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Orders for durable, long-lasting goods rise

Did you buy a car, computer or other item meant to last three years or more late last year?

If so, you likely helped boost the durable goods number tracked by the Department of Commerce. Orders for these goods were up 4.6% in December, the agency said Monday morning.

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That was a major increase over the 0.7% rise in November. It was also way ahead of the 2% rise forecast for December by analysts surveyed by Bloomberg News.

“The strength in durable goods orders for December is a most welcome development,” said Dan Greenhaus, an analyst quoted in an Associated Press report.

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But some of the details behind the numbers were not so encouraging. One of the main reasons for the big boost in durable goods was a gain of 10% in orders for aircraft, which, of course, most people don’t buy.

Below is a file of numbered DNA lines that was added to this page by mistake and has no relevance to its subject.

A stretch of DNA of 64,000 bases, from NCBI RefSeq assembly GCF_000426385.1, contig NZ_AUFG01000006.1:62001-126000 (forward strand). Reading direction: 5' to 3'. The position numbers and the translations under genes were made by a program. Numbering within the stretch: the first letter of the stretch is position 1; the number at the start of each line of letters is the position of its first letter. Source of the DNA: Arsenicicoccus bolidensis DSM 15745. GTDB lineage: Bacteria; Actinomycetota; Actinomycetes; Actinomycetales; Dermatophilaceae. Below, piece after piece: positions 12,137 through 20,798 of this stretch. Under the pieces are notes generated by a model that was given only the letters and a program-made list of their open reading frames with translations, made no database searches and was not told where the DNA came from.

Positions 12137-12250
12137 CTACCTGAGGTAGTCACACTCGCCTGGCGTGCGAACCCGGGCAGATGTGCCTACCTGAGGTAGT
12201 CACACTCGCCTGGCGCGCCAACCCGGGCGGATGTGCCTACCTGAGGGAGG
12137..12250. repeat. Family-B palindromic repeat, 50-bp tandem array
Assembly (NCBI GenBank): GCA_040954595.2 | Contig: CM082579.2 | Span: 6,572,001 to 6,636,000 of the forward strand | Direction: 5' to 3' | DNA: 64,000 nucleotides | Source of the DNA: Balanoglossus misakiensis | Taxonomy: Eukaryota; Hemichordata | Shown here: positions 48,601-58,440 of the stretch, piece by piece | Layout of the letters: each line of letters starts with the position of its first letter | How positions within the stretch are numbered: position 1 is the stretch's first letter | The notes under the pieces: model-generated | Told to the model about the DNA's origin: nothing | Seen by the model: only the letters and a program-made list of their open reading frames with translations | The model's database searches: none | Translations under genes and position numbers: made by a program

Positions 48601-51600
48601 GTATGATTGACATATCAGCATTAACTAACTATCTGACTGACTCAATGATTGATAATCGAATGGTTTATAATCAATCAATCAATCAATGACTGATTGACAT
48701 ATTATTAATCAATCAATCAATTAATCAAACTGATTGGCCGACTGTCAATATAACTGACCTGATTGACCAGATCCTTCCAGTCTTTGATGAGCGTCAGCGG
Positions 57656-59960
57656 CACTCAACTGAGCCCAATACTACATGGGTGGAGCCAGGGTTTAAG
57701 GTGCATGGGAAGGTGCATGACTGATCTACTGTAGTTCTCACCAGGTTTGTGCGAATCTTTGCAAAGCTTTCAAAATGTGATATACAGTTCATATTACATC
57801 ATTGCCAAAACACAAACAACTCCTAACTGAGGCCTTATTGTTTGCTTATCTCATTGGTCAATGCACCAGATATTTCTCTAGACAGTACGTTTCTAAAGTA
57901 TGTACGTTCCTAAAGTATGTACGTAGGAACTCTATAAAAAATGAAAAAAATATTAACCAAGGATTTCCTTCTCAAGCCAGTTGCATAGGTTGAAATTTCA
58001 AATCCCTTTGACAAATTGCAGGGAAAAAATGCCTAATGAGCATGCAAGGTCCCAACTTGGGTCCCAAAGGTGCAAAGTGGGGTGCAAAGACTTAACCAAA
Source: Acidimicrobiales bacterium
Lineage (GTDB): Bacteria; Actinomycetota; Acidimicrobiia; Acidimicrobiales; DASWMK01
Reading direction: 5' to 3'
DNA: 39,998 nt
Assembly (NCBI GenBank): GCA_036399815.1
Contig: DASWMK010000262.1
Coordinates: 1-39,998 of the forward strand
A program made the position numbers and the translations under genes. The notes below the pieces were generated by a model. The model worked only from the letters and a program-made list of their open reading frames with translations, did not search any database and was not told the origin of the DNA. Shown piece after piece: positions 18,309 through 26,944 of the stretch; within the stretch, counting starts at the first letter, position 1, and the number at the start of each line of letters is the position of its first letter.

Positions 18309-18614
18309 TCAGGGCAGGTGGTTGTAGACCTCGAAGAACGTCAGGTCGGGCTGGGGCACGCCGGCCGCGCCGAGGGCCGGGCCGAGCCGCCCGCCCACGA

Meanwhile, orders for computers and some other more consumer-oriented items grew far more modestly.

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Greenhaus said his firm expects business investment “to slow yet again in 2013. This is a trend that remains in place given the weaker demand environment.”

Wall Street seemed encouraged by the news, however, at least as markets opened in New York. The Dow industrial average jumped about 70 points soon after opening.

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But as the morning went on, the average dipped into minus territory, falling about 20 points under Friday’s close.

The Standard & Poors 500 was down slightly, still hovering around the 1,500 figure it hit last week.

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ALSO:

Economists see mediocre growth in 2013.

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IMF sees global growth improving in 2013.

Jobless claims barely change; durable goods orders plunge.

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